ANGLO-INDIAN CUISINE EVENT AT COCHRANE PLACE KURSEONG

I’ve just got back from the most amazing Food Event at the launch of the Gourmet Week at Cochrane Place Kurseong in the Darjeeling Hills. Conceived and curated by Dr Ashish Chopra who is India’s top Culinary Historian, Author, Gourmand, T V Host, Flavour Analyst and Travel Writer. The launch of the Cochrane Place Gourmet Club, was a Week long festival celebrating the love of food. (Feb 14th to 19th). Thank you Ashish for making this happen. You are Santa Claus
Cochrane Place Kurseong is the restored stately British Colonial home of late Percy Cochrane the District Magistrate of Kurseong. Perched on a ridge surrounded by lush tea gardens the building is set in stone, log and cast iron splendour offering panoramic views of the Himalayas, it was the perfect setting for a week of scrumptious Food.
I’m just repeating the words of Dr Ashish Chopra “Its all happening at COCHRANE PLACE,KURSEONG in the midst of Tea country this month .. Bridget White Kumar weaves her magic with Anglo Indian cuisine, Sohini Basu, Cordon Bleu Pastry chef does magic with her cup cakes, Susmit Bose, the legendary Urban folk musician enthralls us with his golden voice, Ramaa Shanker cooks up some soul food of tasty Vegetarian Dishes, Kaveri Ponnapa Kambiranda, the celebrity author, Anthropologist and Gourmand teaches us how to make a Coorg special and one of my favourites Pandi curry, Avijit Dutt, the grand theatre man and actor shares his travel and culinary experience, Yours truly Ashish Chopra musters up dishes from my forthcoming book Tribal cuisines of India and introduces the black bird kadaknath. GROVER ZAMPA joins in the fun and gets us to taste their wines and pair them with respective cuisines”
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“On day One, our lunch began beautifully with a group of British Heritage Railway enthusiasts dawning upon Cochrane Place to savour a specially created Anglo Indian Railway menu served during the days of the Raj… With Bridget White Kumar cooking and Dhiraj Arora in assistance taking over the kitchen and mustering up a splendid meal consisting of Railway Chicken Curry, Egg Vindaloo, Railway Vegetable Cutlets, Vegetable Jal Frezi,Country Captain Beans, Mulligatawny Soup with a twist and the most awesome Pineapple upside down cake baked by Sohini Basu along with a Beetroot Carrot Halwa”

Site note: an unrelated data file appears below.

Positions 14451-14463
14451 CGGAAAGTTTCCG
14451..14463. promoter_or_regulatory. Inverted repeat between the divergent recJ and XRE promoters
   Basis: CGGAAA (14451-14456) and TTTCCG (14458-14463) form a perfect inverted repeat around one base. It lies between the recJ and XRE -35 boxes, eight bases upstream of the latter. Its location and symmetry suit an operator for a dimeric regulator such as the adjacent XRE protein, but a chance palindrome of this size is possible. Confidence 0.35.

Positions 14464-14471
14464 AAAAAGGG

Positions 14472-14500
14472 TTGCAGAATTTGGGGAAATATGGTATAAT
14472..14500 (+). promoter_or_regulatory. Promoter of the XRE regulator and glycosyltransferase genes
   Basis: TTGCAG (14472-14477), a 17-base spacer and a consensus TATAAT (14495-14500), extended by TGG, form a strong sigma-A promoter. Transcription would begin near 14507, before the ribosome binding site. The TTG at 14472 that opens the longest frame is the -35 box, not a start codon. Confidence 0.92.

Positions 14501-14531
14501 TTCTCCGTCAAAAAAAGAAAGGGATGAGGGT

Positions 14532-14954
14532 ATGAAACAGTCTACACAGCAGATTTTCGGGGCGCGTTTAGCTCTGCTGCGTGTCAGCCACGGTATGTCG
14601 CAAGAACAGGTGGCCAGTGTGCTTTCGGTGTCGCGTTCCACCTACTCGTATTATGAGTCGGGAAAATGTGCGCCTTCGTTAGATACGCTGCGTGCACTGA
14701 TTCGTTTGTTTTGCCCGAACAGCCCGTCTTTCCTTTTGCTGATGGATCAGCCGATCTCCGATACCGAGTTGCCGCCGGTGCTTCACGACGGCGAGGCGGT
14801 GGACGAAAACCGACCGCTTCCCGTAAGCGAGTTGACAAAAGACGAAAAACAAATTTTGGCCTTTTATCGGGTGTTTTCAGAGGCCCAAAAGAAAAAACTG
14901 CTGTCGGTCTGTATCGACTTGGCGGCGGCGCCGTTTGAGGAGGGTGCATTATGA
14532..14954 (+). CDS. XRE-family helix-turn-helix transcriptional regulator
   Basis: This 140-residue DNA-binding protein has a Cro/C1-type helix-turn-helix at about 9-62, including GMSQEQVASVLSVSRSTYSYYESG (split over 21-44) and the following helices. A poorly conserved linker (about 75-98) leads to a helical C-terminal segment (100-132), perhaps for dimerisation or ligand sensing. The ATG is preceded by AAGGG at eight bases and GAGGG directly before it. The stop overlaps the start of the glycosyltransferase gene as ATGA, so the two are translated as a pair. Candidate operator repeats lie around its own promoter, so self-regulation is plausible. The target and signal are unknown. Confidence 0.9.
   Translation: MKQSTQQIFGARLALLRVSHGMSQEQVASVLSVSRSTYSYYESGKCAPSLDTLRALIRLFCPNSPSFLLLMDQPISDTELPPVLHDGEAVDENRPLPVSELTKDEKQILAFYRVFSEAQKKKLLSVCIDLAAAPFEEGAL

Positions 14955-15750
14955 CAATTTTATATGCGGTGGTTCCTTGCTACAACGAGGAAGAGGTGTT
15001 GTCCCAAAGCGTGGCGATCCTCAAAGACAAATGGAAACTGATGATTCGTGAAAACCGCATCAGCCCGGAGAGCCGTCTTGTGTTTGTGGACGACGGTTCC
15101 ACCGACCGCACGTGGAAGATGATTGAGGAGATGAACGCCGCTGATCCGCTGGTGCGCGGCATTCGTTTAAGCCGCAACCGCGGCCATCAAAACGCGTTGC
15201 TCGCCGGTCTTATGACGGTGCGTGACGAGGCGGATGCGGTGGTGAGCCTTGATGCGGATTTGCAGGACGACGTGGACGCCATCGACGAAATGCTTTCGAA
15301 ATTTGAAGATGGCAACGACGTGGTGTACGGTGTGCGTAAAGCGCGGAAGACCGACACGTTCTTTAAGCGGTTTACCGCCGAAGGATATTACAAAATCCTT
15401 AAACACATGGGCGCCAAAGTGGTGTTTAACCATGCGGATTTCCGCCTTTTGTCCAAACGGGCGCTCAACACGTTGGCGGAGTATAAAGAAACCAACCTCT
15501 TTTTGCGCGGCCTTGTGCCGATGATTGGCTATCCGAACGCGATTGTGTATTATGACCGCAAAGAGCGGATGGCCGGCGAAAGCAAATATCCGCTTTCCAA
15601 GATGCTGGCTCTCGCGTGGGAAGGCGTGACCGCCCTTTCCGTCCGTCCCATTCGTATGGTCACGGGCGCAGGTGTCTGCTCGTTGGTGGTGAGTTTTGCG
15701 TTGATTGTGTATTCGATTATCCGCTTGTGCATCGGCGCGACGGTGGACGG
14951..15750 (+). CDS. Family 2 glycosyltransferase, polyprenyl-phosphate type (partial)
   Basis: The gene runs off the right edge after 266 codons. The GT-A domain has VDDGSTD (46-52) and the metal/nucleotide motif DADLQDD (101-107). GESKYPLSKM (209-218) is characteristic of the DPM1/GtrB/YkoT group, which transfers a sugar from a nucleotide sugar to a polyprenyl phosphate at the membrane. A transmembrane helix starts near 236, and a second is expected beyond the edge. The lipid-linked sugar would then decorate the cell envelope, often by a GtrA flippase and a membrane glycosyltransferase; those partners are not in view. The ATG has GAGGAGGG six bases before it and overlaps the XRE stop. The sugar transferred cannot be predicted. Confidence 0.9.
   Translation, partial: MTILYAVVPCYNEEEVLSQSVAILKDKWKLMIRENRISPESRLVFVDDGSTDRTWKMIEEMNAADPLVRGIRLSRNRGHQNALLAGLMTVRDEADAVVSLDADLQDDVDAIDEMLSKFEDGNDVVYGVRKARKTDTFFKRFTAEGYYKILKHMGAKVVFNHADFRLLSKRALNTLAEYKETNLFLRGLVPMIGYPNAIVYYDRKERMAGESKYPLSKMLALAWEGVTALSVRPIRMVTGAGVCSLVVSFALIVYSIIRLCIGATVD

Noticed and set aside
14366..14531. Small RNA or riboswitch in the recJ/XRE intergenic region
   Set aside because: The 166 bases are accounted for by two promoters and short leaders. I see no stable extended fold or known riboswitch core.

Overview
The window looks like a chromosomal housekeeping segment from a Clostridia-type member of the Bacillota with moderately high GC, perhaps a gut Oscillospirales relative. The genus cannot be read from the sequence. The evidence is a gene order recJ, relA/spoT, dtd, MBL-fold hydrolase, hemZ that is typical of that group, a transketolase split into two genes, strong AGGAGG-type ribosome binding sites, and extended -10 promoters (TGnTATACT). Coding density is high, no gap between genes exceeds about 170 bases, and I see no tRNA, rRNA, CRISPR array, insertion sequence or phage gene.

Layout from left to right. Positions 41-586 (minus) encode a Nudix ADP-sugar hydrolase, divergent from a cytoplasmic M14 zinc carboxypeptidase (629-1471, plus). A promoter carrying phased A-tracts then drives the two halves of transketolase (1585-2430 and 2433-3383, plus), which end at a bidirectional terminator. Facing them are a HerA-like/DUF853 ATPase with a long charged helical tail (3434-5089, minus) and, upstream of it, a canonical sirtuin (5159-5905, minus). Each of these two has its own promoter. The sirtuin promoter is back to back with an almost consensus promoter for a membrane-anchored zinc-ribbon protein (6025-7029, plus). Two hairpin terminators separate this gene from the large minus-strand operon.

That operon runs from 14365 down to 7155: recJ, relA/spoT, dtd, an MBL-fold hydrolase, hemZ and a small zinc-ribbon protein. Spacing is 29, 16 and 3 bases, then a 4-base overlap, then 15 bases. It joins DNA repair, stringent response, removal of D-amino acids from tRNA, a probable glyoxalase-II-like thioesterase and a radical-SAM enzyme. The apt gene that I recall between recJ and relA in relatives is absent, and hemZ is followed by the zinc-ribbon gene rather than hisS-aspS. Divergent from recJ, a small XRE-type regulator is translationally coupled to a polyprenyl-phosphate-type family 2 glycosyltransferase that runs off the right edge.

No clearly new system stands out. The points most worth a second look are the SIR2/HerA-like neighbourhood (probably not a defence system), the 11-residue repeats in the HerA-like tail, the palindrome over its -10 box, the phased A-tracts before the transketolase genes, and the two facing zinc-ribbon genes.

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In like manner t he Menus were specially crafted each day to revisit the days of Colonial Raj Cuisine. A 2nd World War Army Camp Menu was specially created to honour 2 Army Generals of the Area who were the special guests at dinner such as the Army Camp Soup, Col Standhursts Lamb Curry, Bengal Lancers Mince Cutlets, etc. Other Colonial Anglo-Indian Dishes such as Pork Vindaloo. Dak Bungalow Mutton Curry, Grandma’s Country Captain, Inspection Bungalow Vegetable Stew, Chillie Pork Fry, Stuffed Aubergines, Brown Sahib Soup, Okra and Potato Pepper fry, Vegetable Jal Frazie Shepherd’s Pie, Vegetarian Cottage Pie, A variety of baked dishes, etc, etc, were on the menu and thoroughly enjoyed by the guests. The Chicken and Lamb Roasts were marinated in a Grover Red Wine Marinade and the Stews and soups were given a liberal dash of Grover White Wines. To round off all the Hot Food, we stuffed ourselves with decadent Desserts prepared by Sohini Basu and her two talented assistants from Mrs, Magpies Kolkotta Apart from the Gourmet Dinners, the Chefs and Kitchen staff of Cochrane Place dished up some delicious local dishes, Bengali Food and Chinese Dishes. They excelled in feeding us sumptuous Breakfasts, Snacks and Short Eats besides the endless cups of hot tea in different flavours to offset the cold weather. We were well and truly stuffed !!!!!collage dishes 3